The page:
You can also access the source code by downloading the source code zip archive. 

Searchmonkey KDE/Qt

It is recommended for users who like application with beautiful graphics and still offering the best services. This version is recommended for users who are not sure which packages they should download.

Currently, it’s only available for Windows users in both 64bit and 32bit versions.

KDE Edition Download
KDE Edition Download

With recent developments, Searchmonkey is now available in the package repository for various Linux distribution. For Ubuntu users, you can install searchmonkey via the Terminal using the APT command.

sudo apt-get searchmonkey

Getting started with Searchmonkey

After installing Searchmonkey, you should see it in the list of installed applications. Click on it to launch the app. 

The application comes loaded with different menus, buttons, and options, which are useful when searching through your files. Searchmonkey is a GUI application which replaces the grep and find commands used for searching files in the Terminal.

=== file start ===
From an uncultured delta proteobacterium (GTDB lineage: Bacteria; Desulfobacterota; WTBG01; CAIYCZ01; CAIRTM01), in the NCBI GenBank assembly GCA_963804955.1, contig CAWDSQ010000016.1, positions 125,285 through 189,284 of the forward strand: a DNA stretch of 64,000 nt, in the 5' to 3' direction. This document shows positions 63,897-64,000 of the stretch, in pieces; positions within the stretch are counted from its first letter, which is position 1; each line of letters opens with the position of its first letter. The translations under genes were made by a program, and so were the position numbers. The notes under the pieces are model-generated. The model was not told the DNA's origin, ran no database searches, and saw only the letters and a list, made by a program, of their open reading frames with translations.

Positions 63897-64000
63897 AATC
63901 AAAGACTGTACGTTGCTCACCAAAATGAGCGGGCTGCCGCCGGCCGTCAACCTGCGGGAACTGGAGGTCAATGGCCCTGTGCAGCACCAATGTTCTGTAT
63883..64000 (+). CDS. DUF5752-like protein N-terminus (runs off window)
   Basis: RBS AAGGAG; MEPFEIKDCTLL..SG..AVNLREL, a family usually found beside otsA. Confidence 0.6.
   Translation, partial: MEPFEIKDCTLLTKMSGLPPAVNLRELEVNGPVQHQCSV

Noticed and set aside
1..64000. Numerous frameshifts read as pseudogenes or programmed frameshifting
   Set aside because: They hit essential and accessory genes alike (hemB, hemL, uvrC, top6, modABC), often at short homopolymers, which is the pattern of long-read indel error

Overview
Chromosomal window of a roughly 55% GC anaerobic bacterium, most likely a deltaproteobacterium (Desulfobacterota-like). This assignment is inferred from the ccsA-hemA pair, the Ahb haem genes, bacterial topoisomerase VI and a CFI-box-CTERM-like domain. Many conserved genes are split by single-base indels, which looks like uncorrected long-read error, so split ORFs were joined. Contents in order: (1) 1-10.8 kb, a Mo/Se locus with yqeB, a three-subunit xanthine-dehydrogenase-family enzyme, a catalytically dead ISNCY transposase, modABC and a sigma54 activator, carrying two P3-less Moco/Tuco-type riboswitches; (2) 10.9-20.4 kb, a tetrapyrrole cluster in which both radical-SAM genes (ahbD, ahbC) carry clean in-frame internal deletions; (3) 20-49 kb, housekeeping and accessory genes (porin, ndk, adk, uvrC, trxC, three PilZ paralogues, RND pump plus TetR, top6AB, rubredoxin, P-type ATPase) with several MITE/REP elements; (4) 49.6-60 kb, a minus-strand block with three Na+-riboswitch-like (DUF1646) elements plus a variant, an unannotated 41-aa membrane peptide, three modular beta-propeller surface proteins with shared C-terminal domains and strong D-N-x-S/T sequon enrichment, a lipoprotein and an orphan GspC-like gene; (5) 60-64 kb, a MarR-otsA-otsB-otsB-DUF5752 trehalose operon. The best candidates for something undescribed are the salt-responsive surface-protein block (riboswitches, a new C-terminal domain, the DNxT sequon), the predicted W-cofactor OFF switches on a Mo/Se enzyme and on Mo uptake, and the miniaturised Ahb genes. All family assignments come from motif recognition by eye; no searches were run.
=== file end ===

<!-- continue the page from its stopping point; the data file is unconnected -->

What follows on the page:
Let’s look at how you can perform a basic file search using Searchmonkey.

Step 1) Launch Searchmonkey and click on the Basic tab. By default, it is always the selected tab.

Basic-Tab
Basic Tab

Step 2) You need to put the keyword you want to search in the Containing field, and you can also set the files you wish to search in the files field. Note that you should not use spaces in either of these fields.

Files and Keyword fields
Files and Keyword fields

Step 3) Select the target location or folder where you wish to perform the search. It is done by clicking on the icon at the far right of the Folders field.